CP:  Yes, we sent cuts to Trish on PIX usually once a week. Sometimes if she had concerns about coverage on a particular scene, we’d send something over the next day. In the beginning it helped us get on the same page creatively, and it was a way for me to see what she responded to in terms of pace and cutting style. All the particulars of alternate line readings, joke alts, music choice and so forth were left until later. 

What kit do you use and why?
CA:  We used Avid Media Composer v8.5.3: four systems plus a render station, with Avid shared storage. It’s always been solid, and this time was no exception. One difference on this one was that we set up our rooms to monitor 5.1 sound. Avid’s 5.1 audio setting was great for being able to pan tracks between LCR speakers, but neither of us had cut with surrounds or subwoofers before. Beyond being just a fun thing for us to play with, it allowed everyone to experience the movie more fully during friends and family screenings (prior to our first temp dub). We could sweeten and pan sound effects, use 5.1 bounces from our music editors, and, even though our mix was rudimentary, more or less approximate the feeling of watching a real movie much sooner than we would have otherwise.

What are the particular skills of comedy editing?
CP:  Comedy editing is, at its heart, the same as any kind of editing: it’s all about timing, rhythm, and sensitivity to performance. If the material is funny and the performance is good, a good editor should be able to translate that into a funny sequence, and occasionally elevate it. It’s not always about a joke and a punchline; you need to be alert to everything the actors and camera are doing, and have the intuition to construct something comedic that might not have been apparent on the page. Of course comedy is very easy to mess up in the edit, so you have to be able to recognize when you’re doing more harm than good.

The nice thing about comedy is that it’s easy to get feedback. Laughter (or lack thereof) is easy to measure, and you usually don’t have to overanalyze it; you can try stuff out and see what works. We were constantly showing cuts to one another in the editing room, which was incredibly valuable because inevitably one of us would find something funny that the rest of us had overlooked.

What are the particular challenges of cutting a musical?
CA:  In terms of cutting the musical numbers themselves, it was always about telling the story in the best way possible. We had plenty of footage available to cut exciting versions of each song, but the main task was to make sure the song served its narrative purpose, relative to what the Bellas or the other bands were experiencing at that moment. That might mean cutting away from a particularly good vocal performance or piece of choreography in order to show something else more important. The challenge is not getting too attached to certain edits just because they play well in an isolated sequence. The songs aren’t music videos; they have to exist in context.  We also had an excellent team of music editors – Dan DiPrima, Oliver Hug, and Chris Newlin – who helped adjust sync and keep track of all the a cappella parts during Post.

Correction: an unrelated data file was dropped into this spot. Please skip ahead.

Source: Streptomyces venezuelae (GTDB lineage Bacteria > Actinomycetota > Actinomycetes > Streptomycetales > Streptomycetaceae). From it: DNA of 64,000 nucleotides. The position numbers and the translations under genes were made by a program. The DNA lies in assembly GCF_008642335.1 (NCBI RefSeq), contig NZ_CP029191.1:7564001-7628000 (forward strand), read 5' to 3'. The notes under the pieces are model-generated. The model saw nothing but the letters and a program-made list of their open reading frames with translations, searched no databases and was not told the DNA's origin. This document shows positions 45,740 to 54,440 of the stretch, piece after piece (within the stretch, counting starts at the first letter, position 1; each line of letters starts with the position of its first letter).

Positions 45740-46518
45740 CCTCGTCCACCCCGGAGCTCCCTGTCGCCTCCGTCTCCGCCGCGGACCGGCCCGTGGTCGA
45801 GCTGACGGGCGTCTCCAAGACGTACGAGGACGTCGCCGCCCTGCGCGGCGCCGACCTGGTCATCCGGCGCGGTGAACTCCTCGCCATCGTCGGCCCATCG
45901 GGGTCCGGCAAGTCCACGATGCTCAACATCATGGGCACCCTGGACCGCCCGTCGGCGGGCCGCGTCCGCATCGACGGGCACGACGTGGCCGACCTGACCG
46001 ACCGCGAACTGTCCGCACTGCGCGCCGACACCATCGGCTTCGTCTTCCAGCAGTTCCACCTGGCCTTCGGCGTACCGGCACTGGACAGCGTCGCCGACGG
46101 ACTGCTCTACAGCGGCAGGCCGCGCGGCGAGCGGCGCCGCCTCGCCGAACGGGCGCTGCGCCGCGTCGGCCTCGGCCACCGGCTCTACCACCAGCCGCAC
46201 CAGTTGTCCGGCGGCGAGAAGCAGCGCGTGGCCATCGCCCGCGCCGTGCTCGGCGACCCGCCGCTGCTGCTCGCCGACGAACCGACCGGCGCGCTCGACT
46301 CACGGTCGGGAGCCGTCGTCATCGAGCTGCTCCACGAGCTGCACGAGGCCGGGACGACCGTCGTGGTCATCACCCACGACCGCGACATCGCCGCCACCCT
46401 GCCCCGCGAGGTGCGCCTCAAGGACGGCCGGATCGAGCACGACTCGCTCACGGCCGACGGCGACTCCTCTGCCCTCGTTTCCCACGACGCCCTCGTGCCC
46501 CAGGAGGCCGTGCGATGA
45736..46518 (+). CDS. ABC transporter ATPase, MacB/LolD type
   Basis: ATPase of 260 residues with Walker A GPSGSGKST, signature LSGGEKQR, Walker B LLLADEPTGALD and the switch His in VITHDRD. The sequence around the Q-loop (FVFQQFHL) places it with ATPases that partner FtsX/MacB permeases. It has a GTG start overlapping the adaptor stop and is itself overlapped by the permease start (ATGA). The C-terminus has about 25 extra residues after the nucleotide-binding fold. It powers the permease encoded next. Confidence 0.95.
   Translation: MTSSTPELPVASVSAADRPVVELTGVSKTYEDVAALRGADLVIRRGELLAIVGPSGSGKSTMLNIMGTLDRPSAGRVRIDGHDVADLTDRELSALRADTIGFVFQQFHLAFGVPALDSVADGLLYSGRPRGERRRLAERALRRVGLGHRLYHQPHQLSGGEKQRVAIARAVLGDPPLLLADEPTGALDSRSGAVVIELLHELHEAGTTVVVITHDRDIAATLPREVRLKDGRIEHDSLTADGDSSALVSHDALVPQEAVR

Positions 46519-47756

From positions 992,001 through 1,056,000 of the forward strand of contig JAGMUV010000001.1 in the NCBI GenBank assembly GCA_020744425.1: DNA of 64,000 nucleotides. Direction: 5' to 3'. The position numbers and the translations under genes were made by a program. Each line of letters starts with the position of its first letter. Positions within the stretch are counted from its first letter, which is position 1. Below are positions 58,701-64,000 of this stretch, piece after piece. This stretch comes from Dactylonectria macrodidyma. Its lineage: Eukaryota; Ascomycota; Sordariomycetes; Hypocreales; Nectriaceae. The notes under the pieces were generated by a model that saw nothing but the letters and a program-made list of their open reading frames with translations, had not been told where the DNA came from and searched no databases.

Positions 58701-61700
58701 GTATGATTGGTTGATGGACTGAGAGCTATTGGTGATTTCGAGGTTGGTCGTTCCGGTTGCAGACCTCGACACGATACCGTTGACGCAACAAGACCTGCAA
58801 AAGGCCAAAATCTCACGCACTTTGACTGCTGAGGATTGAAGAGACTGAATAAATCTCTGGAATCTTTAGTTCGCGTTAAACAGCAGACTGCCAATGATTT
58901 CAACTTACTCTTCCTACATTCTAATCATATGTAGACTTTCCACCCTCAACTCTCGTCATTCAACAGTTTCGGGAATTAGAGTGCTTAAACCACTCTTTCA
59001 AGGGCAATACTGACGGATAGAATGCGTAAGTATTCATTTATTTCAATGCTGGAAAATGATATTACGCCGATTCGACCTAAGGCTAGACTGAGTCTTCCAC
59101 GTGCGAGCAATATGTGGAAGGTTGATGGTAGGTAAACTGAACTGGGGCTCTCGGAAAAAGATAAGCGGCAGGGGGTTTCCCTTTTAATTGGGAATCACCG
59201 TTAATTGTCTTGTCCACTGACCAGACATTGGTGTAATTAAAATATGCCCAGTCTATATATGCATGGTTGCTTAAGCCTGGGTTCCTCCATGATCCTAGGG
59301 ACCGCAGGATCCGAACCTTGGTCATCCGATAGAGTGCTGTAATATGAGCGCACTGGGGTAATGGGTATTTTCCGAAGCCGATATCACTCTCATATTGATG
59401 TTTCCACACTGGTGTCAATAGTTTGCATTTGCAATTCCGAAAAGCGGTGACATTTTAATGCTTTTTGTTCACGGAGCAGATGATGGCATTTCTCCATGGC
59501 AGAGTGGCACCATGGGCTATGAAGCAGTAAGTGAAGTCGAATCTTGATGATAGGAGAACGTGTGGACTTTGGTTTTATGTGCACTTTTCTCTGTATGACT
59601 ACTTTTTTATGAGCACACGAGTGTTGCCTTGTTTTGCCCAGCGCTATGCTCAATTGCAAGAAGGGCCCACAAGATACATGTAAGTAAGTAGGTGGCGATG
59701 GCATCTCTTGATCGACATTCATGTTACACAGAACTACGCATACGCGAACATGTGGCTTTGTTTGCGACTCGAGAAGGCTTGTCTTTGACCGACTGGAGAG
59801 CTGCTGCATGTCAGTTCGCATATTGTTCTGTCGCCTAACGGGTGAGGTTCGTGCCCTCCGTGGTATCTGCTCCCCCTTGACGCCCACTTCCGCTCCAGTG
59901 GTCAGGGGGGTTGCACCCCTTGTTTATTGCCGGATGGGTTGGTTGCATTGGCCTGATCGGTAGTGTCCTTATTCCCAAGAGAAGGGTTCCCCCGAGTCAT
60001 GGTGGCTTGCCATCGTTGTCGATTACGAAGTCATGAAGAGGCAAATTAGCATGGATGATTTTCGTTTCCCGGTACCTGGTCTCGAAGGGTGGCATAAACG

What are the essential skills that make a good editor?
CP:  Good question – I’m still working on figuring that out! There’s probably a very long list of skills, having to do with just about every aspect of filmmaking. The two qualities that come to mind immediately are patience and perspective. You have to be patient because the process is a long one and generally there aren’t too many shortcuts. You have to be willing to work on the material over and over again, and have faith that you’ll eventually get there. And you have to be patient in dealing with all the various creative voices that are part of the conversation during post-production.

At the same time, you have to maintain your perspective as much as possible. It’s difficult to be objective when you’ve seen something a hundred times, but it’s essential to the job. You have to continually develop techniques and strategies to regain perspective on the material, and find ways to access the creative intuition you’d have if you were seeing it for the first time.

What are the key trends you are seeing in editing at the moment?
CP:  That’s a tricky one. It’s cliché to say at this point, but quick cutting is definitely getting more prevalent across all formats. Whether it’s due to smaller screens or shorter attention spans, edits are often paced too quickly and distractingly, especially in comedy. While it sometimes helps to take the air out of a scene and make the dialogue snappy, it’s not worth it if you’re bouncing between camera angles nonstop.

A completely unrelated (but good) trend: adjustable standing desks! I’ve been using one for the past several shows, and I’ve noticed many others doing the same. They’re great: you can keep it low for meetings and screenings, and then raise it up and stretch your legs when you’re on your own.

Pitch Perfect 3 is in UK cinemas from December 20

Posted 12 December 2017 by Jon Creamer